Battle Creek’s Kellogg Community College Offers Free CNA Training
The Kellogg Community College in Battle Creek is taking big steps to attract potential CNA trainees to fulfill a growing need.
Reported by WWMT News Channel 3, Kellogg Community College has the largest nursing program on the west side of Michigan with 200 full/part time positions offered throughout the year.
However, enrollment has been on a slight decline. With the need for nurses increasing, KCC made the decision to offer their CNA program for free to certain Battle Creek residents thanks to a $3 million grant from the W.K. Kellogg Foundation. As with everything, there are certain restrictions and qualifications:
- Must be a resident of Battle Creek
- Must be 18 years or older
- Must have a high school diploma or GED
- Must meet certain income guidelines (which will be determined on a case by case basis
Why is there a shortage of nurses and CNAs?
Some may wonder why there's a lack of people going into the nursing field. Personally, I could never do it. I don't have the stomach or the patience (no pun intended). Although, feedback seems to give a hint as to why the need is so great. The news of the free CNA program offered at Kellogg Community College was shared on Reddit. The comments from local Reddit users were anything but forgiving:
u/totalbanger wrote: It's a physically and emotionally taxing job, that often involves regularly working double shifts/overtime, regularly working short-staffed, and barely pays more than retail. Thus why there's constantly a shortage of CNAs, especially good ones (burn out is real and common).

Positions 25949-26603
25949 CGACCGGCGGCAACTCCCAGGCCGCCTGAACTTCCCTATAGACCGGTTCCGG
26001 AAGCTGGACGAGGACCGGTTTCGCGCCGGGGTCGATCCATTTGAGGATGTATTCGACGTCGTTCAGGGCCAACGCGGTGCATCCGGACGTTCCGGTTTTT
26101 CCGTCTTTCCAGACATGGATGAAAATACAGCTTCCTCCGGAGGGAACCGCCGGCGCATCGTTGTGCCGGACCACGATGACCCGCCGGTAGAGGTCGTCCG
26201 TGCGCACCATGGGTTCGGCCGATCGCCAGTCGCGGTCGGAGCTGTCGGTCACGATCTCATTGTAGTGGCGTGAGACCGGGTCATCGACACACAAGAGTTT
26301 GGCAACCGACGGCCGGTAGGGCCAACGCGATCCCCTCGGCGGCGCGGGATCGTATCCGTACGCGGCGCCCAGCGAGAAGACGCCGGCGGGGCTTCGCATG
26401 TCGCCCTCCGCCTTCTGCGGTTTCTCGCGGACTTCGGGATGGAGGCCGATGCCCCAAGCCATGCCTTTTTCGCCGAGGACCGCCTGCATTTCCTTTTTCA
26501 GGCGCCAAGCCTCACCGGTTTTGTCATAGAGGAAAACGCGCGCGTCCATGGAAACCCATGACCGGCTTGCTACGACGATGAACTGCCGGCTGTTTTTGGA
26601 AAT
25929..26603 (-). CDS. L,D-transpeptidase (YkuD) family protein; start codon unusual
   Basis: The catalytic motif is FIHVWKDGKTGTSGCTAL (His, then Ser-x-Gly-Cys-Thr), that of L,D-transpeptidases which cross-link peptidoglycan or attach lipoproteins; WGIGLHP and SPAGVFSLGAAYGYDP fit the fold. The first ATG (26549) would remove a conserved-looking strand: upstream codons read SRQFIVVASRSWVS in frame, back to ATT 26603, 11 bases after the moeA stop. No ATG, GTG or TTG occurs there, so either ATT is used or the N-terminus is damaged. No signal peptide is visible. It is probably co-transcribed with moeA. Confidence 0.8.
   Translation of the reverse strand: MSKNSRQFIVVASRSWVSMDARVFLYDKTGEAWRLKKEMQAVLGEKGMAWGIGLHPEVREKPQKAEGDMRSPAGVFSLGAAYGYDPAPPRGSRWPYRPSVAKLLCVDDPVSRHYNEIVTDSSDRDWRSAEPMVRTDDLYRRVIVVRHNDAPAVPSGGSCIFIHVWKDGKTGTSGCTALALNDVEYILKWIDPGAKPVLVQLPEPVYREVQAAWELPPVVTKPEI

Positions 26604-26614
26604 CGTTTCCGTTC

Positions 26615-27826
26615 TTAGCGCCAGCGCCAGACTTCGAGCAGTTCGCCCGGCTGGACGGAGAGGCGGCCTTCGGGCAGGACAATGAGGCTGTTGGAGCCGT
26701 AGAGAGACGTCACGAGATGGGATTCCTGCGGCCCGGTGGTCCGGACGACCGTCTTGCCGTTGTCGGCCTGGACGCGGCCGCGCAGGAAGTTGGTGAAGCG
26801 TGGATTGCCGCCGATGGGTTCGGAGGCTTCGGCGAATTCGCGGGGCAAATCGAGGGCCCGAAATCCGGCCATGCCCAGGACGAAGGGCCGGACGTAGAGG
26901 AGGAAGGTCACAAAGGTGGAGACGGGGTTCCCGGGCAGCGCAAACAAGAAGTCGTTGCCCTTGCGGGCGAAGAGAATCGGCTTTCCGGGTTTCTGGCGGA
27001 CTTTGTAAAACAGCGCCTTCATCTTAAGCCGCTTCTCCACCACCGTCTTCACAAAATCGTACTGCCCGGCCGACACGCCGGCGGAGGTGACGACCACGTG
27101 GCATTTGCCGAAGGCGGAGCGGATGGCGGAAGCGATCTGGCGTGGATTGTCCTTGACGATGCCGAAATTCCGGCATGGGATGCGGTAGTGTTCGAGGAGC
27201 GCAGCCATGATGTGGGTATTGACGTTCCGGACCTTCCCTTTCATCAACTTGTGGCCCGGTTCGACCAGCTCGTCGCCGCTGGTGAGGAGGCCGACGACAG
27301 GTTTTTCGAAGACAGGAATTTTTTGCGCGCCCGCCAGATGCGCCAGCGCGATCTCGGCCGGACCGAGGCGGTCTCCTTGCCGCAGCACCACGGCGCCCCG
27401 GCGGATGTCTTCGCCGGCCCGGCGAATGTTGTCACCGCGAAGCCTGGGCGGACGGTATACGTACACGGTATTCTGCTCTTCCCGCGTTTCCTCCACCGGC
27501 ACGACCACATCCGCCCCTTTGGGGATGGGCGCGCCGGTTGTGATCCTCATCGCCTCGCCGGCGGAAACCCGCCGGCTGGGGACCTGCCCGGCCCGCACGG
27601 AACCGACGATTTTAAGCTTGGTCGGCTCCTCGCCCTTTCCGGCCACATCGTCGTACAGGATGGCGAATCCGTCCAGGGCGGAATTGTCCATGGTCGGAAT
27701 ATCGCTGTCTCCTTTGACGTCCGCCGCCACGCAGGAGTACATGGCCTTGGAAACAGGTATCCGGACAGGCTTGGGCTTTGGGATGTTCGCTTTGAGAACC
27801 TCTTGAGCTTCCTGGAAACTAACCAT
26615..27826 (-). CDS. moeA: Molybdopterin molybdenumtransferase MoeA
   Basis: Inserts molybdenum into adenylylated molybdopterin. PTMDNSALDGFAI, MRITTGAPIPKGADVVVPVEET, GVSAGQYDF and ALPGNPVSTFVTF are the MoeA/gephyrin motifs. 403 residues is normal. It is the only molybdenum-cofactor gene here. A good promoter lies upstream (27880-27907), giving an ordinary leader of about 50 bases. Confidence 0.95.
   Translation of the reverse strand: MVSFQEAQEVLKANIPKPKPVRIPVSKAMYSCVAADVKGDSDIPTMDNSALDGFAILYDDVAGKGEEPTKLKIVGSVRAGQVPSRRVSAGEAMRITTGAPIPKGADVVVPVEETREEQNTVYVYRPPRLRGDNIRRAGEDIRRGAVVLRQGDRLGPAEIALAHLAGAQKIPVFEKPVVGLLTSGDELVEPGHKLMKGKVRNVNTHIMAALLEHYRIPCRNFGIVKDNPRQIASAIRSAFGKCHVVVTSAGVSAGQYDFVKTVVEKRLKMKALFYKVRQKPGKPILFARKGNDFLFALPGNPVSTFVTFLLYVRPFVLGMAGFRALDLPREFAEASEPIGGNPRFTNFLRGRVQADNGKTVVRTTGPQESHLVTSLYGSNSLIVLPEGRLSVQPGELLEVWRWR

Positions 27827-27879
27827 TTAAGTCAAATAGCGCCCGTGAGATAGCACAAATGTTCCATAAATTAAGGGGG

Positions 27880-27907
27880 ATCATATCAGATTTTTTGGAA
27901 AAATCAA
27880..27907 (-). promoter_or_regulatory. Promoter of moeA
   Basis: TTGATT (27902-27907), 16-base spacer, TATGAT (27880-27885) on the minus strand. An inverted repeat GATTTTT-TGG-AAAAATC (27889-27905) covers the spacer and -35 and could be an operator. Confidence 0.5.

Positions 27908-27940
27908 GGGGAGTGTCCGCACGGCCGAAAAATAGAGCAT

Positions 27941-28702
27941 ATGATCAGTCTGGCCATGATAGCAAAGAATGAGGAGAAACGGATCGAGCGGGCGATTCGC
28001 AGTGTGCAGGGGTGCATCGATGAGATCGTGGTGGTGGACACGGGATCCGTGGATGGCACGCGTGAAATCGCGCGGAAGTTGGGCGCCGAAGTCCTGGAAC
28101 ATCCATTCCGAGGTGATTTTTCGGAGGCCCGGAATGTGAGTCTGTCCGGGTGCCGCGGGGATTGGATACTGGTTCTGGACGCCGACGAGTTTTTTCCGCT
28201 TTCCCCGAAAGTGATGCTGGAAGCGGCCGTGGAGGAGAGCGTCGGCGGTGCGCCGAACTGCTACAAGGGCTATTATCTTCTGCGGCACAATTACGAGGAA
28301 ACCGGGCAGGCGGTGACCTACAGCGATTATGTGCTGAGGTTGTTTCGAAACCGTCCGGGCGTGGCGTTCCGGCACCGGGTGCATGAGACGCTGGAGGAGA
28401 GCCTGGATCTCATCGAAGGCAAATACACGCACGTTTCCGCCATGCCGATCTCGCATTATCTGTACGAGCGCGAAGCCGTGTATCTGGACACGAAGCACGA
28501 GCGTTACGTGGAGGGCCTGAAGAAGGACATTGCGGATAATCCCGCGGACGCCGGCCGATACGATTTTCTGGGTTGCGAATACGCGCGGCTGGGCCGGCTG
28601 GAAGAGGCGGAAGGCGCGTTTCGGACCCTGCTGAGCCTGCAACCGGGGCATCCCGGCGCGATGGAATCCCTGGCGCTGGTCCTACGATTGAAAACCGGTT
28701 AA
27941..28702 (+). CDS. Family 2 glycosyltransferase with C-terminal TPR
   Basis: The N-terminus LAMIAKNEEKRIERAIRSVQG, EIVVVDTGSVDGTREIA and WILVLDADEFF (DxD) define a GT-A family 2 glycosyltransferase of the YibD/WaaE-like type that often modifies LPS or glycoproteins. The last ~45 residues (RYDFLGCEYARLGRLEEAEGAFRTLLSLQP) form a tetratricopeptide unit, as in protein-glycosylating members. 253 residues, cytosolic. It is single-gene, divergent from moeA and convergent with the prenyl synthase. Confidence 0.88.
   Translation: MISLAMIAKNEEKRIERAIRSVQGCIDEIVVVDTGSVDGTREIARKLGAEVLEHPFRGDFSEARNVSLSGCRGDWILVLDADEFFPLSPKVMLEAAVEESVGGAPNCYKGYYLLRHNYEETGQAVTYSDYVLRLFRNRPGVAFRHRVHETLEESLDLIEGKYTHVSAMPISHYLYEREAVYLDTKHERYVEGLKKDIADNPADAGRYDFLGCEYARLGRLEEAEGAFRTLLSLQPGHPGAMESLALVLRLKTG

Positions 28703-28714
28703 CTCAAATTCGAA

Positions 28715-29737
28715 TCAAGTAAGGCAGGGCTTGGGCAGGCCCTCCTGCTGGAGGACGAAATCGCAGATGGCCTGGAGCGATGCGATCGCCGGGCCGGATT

u/LostprophetFLCL commented, in part: Yeah that doesn't solve the s**t pay and GOD AWFUL working environments
r/Implement-Neither said: This does nothing, those CNA students will soon just be the newest healthcare workers to be paid unlivable wages in facilities that don't properly train, staff, or support. I quit nursing this month after twenty years. I can't see another patient hurt, or another person used up, while all the money goes up to corporations. Aides can't afford rent, health insurance, or daycare. And these are the people we are asking to bathe, feed, change, anticipate and provide for every need of some of our most vulnerable populations?
Before she passed my Mother was hospitalized for a short time. Staying at her bedside day and night, I became familiar with the CNA's working on my floor and was shocked by how frequently I would see the same person working 12 hour shifts day after day. These Reddit comments echo frustrations that are completely valid and need to be addressed. However, the need for nurses and CNAs remains.
How do I apply?
Even with negative experiences had by others, I know there are people out there who want to follow their passions. If that's you, this is how it works: The program will accept 12 students per session and will offer 2 sessions a year. Those interested in applying for upcoming sessions can contact Kellogg Community College here.